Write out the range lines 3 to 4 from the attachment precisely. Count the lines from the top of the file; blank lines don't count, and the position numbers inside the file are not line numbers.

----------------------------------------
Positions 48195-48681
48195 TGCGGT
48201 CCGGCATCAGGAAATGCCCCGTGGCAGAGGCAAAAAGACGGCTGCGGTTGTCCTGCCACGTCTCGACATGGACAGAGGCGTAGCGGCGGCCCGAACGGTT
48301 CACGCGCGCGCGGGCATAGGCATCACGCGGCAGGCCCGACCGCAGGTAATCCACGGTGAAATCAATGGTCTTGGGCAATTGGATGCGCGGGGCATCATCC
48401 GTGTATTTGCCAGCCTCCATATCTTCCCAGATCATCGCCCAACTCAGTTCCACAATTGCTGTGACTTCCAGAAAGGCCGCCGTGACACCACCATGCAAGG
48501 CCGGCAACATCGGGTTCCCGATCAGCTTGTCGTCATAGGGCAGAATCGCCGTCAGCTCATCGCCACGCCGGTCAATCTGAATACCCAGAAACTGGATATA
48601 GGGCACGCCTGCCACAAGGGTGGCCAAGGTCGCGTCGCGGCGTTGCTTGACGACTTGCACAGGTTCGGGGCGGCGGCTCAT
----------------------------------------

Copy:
48201 CCGGCATCAGGAAATGCCCCGTGGCAGAGGCAAAAAGACGGCTGCGGTTGTCCTGCCACGTCTCGACATGGACAGAGGCGTAGCGGCGGCCCGAACGGTT
48301 CACGCGCGCGCGGGCATAGGCATCACGCGGCAGGCCCGACCGCAGGTAATCCACGGTGAAATCAATGGTCTTGGGCAATTGGATGCGCGGGGCATCATCC